It’s Monday and there’s no Blue Jays game to follow along with on the At Bat app, so I’m going to think out loud just for the hell of it.
Marcus Stroman went on a bit of a Twitter rant this morning in regards to some of the veteran players still floating around on the free agency market. This was much, much more tame than the last time Stroman came out and criticized the Blue Jays front office for not adding veterans to a roster loaded with young players getting their feet wet at the Major League Level for the first time, but one name Stroman mentioned stuck out to me.
Kimbrel is one of the the last pitchers any hitter in the big leagues wants to face. Need to see that pre-pitch killer stare and arm hang on a mound soon!
— Marcus Stroman (@MStrooo6) March 11, 2019
At a glance, it’s odd that Kimbrel — a guy who not only appears to be on course to become a Hall of Famer but could end up in the closer G.O.A.T discussion when it’s all said and done — is still on the open market in the middle of March. But, then again, given teams all over the league shrugging at the idea of being competitive coupled with a growing skepticism about the value of relief pitchers, it kind of adds up. If any player was going to fall victim to the odd 2019 free agency market, it makes sense it’s a 30-year-old closer.
Through eight seasons with the Braves, Padres, and Red Sox, Kimbrel has racked up 333 saves, good for 13th on the all-time list. Over his career, Kimbrel has posted a 1.91 ERA while striking out a whopping 14.7 batters per nine innings. He’s also gained velocity over the past few seasons, which likely indicates that he hasn’t reached a fall-off-a-cliff burnout stage just yet.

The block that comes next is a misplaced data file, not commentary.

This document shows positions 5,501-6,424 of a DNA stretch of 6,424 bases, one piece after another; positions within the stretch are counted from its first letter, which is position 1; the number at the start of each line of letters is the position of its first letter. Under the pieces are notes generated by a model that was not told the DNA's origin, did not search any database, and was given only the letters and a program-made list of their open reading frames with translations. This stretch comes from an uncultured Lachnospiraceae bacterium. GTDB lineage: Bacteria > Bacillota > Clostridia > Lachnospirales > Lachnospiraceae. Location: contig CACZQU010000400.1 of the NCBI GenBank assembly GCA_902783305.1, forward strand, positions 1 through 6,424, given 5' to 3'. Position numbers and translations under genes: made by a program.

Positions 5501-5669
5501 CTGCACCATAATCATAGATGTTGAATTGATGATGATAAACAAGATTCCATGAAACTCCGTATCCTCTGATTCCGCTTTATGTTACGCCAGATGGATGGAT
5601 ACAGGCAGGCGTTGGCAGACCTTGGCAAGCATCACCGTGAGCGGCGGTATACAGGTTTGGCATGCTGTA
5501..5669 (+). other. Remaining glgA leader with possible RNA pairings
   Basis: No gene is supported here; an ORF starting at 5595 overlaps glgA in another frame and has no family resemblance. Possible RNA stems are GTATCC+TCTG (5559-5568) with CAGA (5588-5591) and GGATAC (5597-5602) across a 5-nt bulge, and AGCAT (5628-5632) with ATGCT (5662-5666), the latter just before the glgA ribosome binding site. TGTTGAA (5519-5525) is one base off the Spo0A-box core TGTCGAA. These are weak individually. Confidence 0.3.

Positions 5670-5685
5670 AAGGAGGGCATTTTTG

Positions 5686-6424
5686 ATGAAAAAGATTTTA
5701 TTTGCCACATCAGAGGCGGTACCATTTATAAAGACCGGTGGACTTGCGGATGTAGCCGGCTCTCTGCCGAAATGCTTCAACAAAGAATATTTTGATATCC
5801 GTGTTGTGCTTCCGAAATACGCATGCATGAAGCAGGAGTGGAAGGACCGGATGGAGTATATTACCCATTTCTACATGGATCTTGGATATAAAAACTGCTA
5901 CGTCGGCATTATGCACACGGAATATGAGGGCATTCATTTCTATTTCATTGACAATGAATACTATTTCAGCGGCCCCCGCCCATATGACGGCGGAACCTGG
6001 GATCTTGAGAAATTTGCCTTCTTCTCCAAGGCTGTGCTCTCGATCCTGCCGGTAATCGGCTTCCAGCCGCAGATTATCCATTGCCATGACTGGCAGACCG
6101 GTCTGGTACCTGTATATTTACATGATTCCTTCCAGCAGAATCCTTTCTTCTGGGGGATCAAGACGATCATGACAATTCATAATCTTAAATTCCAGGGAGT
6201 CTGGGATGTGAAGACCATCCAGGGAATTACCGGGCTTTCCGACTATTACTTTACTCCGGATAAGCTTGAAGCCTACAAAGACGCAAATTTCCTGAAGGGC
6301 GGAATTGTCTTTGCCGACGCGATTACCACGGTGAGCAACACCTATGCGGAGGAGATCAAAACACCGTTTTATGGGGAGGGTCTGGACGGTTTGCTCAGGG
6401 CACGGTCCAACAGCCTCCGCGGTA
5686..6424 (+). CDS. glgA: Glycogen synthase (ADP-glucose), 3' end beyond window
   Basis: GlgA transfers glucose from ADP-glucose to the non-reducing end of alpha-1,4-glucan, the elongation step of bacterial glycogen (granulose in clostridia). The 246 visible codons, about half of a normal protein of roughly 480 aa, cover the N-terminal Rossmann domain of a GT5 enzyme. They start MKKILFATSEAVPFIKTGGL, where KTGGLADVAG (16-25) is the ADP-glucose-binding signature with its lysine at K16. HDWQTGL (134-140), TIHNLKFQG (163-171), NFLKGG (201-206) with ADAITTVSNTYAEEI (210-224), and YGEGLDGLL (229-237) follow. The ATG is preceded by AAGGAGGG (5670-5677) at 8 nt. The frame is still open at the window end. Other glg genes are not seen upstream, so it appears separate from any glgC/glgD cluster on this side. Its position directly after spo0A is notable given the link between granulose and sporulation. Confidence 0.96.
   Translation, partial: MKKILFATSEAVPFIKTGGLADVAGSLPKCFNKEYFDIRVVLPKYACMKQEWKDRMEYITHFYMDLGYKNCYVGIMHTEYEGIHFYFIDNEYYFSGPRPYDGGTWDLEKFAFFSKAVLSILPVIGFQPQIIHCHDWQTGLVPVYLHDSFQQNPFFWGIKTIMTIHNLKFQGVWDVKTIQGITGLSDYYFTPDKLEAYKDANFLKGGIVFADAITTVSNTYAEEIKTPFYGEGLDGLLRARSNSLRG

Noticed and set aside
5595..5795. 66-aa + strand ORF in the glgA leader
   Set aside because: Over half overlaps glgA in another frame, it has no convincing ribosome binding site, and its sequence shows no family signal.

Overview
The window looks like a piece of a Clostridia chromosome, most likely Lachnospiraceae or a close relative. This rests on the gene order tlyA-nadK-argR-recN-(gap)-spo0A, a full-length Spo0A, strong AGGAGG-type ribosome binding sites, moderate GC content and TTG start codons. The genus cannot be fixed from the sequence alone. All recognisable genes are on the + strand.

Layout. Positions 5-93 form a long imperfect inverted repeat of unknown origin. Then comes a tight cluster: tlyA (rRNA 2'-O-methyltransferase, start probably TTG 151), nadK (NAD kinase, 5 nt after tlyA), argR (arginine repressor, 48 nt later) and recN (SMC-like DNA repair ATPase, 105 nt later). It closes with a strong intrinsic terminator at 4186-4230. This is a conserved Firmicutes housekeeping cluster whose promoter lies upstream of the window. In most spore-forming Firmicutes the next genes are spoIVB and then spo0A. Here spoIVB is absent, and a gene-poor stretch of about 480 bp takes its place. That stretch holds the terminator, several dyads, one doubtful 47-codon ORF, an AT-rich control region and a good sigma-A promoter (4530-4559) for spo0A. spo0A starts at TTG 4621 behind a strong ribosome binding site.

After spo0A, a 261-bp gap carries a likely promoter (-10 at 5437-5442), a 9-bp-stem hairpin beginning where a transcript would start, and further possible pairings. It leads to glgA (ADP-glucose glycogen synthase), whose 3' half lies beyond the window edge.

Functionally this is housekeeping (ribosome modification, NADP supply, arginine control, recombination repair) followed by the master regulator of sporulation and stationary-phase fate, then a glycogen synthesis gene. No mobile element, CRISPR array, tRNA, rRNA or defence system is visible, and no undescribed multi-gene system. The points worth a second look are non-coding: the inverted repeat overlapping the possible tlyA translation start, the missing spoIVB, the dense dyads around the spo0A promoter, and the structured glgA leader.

Kimbrel is also coming off of a World Series win with the Red Sox last fall. That said, unlike Nathan Eovaldi, who completely regained all of his value with some excellent performances in the post-season, Kimbrel, well, seemingly did the opposite. Kimbrel tossed 10 2/3 innings over nine appearances for the Sox in the playoffs, surrendering seven runs on nine hits and eight walks while striking out 10.
It makes a lot of sense for Kimbrel to re-join the Red Sox. Their ‘pen doesn’t look the same without him and they have a closing contention window with key players like Xander Bogaerts, Chris Sale, and Mookie Betts set to hit the open market in the next few years. But those players needing new deals is exactly why the Sox likely aren’t giddy about handing out long-term cash to a guy who tosses one inning a game.
I’ve talked about this quite a bit this off-season already, but Kimbrel represents another situation in which the Blue Jays can capitalize on the funky free agent landscape of 2019. Aroldis Chapman, Wade Davis, Kenley Jansen, and Mark Melancon have been given massive free agent deals in the past couple years to varying success. As I said earlier, the market featuring few contenders coupled with some legitimate skepticism over the value of big contracts for relief pitchers seems to have lowered Kimbrel’s value.
The Jays recently added Clay Buchholz and Bud Norris, two very obvious sign-and-flip options. They’re veterans on one-year deals who likely aren’t in the Blue Jays’ long-term plans, but they can help the team be competitive in the short-term while young players work in the minors, then, prior to the deadline, they can be flipped to contenders for more prospects. We saw this in 2017 with Joe Smith and again in 2018 with Seung-hwan Oh, John Axford, and Curtis Granderson.
Kimbrel could be the elite version of this strategy. Teams like Oakland, Tampa Bay, and Milwaukee operating on monopoly money budgets are more inclined to add at the deadline than they are in the off-season given the pure cash cost of acquisition. If the organization was willing to flex some financial flexibility, they could offer Kimbrel a massive one-year deal, eat a bunch of money at the trade deadline, and make him available to all of the contenders out there.
I mean, to come down to earth a little bit, Toronto isn’t exactly an ideal situation. Kimbrel would play in a hitter’s park on a non-competitive with a mediocre defence while also facing the Yankees and Red Sox every month. Still, money talks and the season is just a few weeks away.
Again, I’m just thinking out loud here, but, for the Jays, at the very least, it makes a lot of sense.